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Lyons Mayor Blocks SOAPS Testimony
Wednesday, 06 March 2013

March 6--  The mayor of Lyons refused to hear a presentation from the Sweet Onion Animal Protection Society Tuesday night regarding allegations of animal cruelty at the city's animal shelter.

Mayor Willis NeSmith said publicity before the meeting prompted his decision.

"There's been no problems down there (the animal shelter), but y'all seem to have problems with us and I'm sorry about that.  As far as your complaints, we're not going to listen to them tonight.  I feel like with what y'all have put on the Internet and on the radio, y"all might as well be saying we've been lying.  I don't appreciate it and I'm not going to listen to anything you have to say tonight," the mayor said.

Therisa Ingley, SOAPS CEO, attempted to ask the mayor a question but was dismissed after he asked her if she lived in Lyons.  When she said no, he said he and the council represent the people of Lyons and don't have to take her question.

According to SOAPS, the organization whose complaints NeSmith refused to hear spent at least $150,000 on animals rescued from the Lyons shelter last year.

Afterward, the mayor said in an interview, "If they want to work with us, I welcome them with open arms, but I want them to work with us and not come with criticism and accusations all the time.  I'm willing to work with any of them," he said.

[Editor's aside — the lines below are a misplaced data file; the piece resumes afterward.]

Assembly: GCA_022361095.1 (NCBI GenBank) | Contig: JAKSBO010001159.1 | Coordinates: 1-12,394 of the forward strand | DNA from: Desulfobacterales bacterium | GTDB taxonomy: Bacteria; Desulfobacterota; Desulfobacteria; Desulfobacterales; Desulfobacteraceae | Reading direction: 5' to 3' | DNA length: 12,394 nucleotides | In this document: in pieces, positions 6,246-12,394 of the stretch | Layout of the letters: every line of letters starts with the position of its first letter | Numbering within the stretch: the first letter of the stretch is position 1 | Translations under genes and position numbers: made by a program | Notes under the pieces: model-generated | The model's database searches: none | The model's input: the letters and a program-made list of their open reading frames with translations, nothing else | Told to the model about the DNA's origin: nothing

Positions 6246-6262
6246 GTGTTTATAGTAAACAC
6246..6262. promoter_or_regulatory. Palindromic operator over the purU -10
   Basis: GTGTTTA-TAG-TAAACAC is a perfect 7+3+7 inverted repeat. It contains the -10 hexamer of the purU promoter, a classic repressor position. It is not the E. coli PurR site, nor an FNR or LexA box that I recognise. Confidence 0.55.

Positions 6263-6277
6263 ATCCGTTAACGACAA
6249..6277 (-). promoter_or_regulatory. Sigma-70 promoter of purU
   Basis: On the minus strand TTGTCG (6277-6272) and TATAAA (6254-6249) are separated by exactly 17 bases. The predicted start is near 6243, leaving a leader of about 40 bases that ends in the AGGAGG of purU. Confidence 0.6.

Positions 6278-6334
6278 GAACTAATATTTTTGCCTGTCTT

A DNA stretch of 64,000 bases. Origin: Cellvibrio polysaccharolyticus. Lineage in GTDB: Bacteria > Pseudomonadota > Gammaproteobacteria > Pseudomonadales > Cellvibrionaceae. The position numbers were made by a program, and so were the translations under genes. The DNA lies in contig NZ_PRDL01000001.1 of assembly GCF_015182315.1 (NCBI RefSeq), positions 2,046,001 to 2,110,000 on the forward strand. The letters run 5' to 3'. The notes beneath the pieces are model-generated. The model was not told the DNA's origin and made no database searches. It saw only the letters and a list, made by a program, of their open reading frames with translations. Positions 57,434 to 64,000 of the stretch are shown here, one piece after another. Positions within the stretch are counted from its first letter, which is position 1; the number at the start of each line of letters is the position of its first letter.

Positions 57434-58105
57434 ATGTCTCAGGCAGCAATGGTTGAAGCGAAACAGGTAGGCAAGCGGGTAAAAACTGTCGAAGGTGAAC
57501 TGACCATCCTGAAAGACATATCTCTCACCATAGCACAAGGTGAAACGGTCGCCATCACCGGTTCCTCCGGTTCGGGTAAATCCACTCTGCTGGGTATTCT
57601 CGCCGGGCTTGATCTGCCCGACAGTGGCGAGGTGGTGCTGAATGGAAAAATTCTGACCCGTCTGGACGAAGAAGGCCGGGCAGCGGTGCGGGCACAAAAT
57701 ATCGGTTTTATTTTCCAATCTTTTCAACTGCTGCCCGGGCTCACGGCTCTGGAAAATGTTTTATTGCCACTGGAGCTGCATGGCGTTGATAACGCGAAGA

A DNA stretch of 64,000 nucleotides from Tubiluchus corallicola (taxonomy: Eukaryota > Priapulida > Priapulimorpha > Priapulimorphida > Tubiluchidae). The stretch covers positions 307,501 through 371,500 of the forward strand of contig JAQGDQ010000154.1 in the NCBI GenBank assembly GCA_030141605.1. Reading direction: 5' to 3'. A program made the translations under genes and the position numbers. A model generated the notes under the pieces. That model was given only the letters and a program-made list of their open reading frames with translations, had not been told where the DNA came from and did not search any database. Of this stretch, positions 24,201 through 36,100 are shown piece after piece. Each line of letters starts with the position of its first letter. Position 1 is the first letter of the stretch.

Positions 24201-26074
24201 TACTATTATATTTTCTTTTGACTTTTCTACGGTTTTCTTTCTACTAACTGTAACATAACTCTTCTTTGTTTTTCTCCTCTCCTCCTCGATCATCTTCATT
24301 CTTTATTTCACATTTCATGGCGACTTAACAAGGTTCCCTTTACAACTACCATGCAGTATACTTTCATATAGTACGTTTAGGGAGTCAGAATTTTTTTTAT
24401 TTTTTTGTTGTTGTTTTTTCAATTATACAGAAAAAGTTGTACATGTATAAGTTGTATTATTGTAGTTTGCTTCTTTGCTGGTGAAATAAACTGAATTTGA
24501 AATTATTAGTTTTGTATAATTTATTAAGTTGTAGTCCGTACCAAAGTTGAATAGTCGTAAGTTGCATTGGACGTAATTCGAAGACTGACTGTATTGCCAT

Lyons Police Chief Wesley Walker announced at the meeting he has been put in charge of the animal shelter and met with SOAPS representatives outside of city hall after the meeting.

"I'm not going to dwell on what's happened in the past.  They've given me a task and I'm going to take that task and do the best job I can to satisfy everybody in this community.  I promise you that I'll bust my tail to see that it's done properly," the chief said.

SOAPS leader Therisa Ingley welcomed the chief's appointment and said it was long overdue.  She claims dogs and cats overseen by the Public Works Department were starved and some died as a result.

Image 

SOAPS volunteers who clean Lyons shelter pens each weekend named this dog "Brad Pitt."  This was his condition at the shelter when he arrived last November.

ImageThis is "Brad Pitt" when SOAPS volunteers took him to a local animal clinic in February.   This is one of the cases SOAPS was not allowed to show the Lyons city council. 

They have others including five kittens locked in a metal building for a week with no food or water.  SOAPS arrived to find one of the kittens had died and the others had resorted to eating it. 

"There were animals that had been left to starve.  We have documentation of that.  We have animals that had been left so hungry they were fighting for food and were severely injured and died as a result of those injuries.  And now we have officials who have called us liars and don't even want to see the pictures or hear what we have to say," she said.

"I've been very pleased with what I heard the Chief say tonight and I feel like SOAPS can have a working relationship with him because our primary goal is to do what's best for the animals down there," she said.

Chief Walker says Patrolman Joseph Sikes has been given the duty of animal control officer and will devote most of his time to overseeing shelter operations.

 
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